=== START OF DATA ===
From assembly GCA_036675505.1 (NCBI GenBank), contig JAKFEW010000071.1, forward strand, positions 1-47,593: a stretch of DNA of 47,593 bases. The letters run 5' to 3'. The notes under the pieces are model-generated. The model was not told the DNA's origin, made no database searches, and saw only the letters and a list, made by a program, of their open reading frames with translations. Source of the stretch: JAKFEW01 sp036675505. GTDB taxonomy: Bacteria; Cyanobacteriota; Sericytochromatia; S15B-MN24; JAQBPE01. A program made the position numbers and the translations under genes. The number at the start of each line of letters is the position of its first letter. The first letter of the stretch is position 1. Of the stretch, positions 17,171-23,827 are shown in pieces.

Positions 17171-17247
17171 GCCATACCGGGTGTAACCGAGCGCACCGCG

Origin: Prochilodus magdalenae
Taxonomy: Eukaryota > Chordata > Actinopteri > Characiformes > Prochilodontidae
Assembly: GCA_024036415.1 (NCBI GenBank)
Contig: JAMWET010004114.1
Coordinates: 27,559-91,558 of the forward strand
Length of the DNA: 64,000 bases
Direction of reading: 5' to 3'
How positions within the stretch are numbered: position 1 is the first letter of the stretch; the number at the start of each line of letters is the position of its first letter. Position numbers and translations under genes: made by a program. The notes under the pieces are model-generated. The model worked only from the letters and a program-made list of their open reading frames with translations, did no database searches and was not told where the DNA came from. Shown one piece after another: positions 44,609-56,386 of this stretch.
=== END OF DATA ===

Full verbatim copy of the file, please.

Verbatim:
From assembly GCA_036675505.1 (NCBI GenBank), contig JAKFEW010000071.1, forward strand, positions 1-47,593: a stretch of DNA of 47,593 bases. The letters run 5' to 3'. The notes under the pieces are model-generated. The model was not told the DNA's origin, made no database searches, and saw only the letters and a list, made by a program, of their open reading frames with translations. Source of the stretch: JAKFEW01 sp036675505. GTDB taxonomy: Bacteria; Cyanobacteriota; Sericytochromatia; S15B-MN24; JAQBPE01. A program made the position numbers and the translations under genes. The number at the start of each line of letters is the position of its first letter. The first letter of the stretch is position 1. Of the stretch, positions 17,171-23,827 are shown in pieces.

Positions 17171-17247
17171 GCCATACCGGGTGTAACCGAGCGCACCGCG

Origin: Prochilodus magdalenae
Taxonomy: Eukaryota > Chordata > Actinopteri > Characiformes > Prochilodontidae
Assembly: GCA_024036415.1 (NCBI GenBank)
Contig: JAMWET010004114.1
Coordinates: 27,559-91,558 of the forward strand
Length of the DNA: 64,000 bases
Direction of reading: 5' to 3'
How positions within the stretch are numbered: position 1 is the first letter of the stretch; the number at the start of each line of letters is the position of its first letter. Position numbers and translations under genes: made by a program. The notes under the pieces are model-generated. The model worked only from the letters and a program-made list of their open reading frames with translations, did no database searches and was not told where the DNA came from. Shown one piece after another: positions 44,609-56,386 of this stretch.